Abercrombie, Stanley. “Architecture As Art: An Esthetic Analysis.” New York: Van Nostrand Reinhold Company, 1984. A study of the esthetic nature of architecture. The entire book is based on the concept that “Architecture is building raised to the level of art.”
Bloomer, Kent C. and Charles W. Moore. “Body, Memory,and Architecture.” New Haven, CT: Yale University Press, 1977. Designed by our seminar leader and another to teach the fundamentals of architectural design to first-year professional students at the Yale School of Architecture. Chapter 7, “Body Movement” written by Robert J. Yudell provided some additional useful information for this study.
Brown, Elizabeth Mills. “NEW HAVEN: A Guide to Architecture and Urban Design.” New Haven, CT: Yale University Press, 1976. Provides a history of the town plan; historical and architectural background; 15 mapped areas with a photo and description of many buildings in each area; and an index of architects, builders, planners, and artists. Useful for the teacher, and students!
Downing, A.J. “The Architecture of Country Houses.” New York: Dover Publications, Inc., 1969. Downing (1815-1852) was America’s first important landscape architect, who offered low-priced, well-styled houses with many features usually found only in mansions. This book is a republication of the work originally published by D. Appleton & Co. in 1850.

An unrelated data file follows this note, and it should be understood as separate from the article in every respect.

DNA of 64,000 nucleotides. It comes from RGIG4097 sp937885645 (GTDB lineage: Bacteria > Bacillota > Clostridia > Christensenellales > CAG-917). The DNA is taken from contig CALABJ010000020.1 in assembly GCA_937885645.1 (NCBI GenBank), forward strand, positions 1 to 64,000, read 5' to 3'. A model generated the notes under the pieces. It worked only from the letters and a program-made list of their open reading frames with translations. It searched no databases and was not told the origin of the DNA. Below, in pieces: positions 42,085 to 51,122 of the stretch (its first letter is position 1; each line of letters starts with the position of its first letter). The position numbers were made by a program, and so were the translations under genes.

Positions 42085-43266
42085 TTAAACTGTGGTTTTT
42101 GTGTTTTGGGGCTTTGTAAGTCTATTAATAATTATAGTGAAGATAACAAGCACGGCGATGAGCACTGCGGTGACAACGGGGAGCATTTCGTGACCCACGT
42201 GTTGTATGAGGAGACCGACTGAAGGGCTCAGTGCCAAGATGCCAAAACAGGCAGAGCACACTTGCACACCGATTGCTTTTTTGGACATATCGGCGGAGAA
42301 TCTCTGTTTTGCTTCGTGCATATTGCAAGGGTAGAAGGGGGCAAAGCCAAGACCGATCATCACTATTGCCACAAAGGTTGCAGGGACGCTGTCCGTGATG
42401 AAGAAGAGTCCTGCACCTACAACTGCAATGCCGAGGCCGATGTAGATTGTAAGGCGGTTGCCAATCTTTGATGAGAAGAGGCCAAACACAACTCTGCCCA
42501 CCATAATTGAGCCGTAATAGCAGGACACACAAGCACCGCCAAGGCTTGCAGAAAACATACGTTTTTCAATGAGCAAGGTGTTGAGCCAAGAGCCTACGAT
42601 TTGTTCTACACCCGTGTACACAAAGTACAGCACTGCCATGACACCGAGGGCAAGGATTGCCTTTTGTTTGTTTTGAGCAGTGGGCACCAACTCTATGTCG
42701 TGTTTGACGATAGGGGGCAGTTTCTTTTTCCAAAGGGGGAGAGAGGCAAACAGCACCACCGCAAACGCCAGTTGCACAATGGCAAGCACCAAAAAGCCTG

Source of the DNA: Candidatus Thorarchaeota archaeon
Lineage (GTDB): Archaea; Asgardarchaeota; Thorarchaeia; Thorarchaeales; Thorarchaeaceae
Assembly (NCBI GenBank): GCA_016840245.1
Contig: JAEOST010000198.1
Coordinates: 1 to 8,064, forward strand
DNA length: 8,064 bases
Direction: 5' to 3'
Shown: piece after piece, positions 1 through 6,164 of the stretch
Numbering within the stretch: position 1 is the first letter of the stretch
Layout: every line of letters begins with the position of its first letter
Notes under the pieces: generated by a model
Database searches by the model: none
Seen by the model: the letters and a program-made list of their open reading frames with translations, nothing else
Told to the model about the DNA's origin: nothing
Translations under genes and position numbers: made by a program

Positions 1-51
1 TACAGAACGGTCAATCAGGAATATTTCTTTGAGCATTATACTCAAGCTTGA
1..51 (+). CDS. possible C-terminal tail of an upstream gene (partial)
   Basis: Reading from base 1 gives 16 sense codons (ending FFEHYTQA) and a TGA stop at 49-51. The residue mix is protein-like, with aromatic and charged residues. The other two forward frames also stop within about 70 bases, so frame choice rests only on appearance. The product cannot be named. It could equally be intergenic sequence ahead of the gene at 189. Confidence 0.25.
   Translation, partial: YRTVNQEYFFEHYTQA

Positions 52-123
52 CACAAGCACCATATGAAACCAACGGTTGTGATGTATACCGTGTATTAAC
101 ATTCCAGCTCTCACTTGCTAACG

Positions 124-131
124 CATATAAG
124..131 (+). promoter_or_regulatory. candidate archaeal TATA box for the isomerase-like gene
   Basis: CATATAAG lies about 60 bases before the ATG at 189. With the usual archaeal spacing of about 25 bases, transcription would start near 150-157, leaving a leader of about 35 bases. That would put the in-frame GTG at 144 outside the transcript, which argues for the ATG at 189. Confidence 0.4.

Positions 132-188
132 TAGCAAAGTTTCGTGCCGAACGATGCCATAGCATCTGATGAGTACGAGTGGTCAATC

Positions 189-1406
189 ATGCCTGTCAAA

Heinz, Bernard. “Center Church On-the-Green.” New Haven: A Bicentennial Publication of The First Church of Christ, 1976.
Jung, C. G., editor. “Man and His Symbols.” London: Aldus Books, 1964. A “popular culture” overview of the psychologist Carl Jung’s prolific work.
Suzanne H. Crowhurst. “Explorations in the Meaning of Architecture.” Woodstock, NY: Gondolier Press, 1979. The author looks at architecture designed by well-known authors. She illustrates how various elements of each author/architects’ houses embody an aspect of the designer’s inner world. Authors selected are: Carl G. Jung, Mark Twain, Sir Walter Scott, Jack London, Edith Wharton, Robinson Jeffers, Washington Irving, Eugene O’Neill, Malcolm Lowry, and Horace Walpole.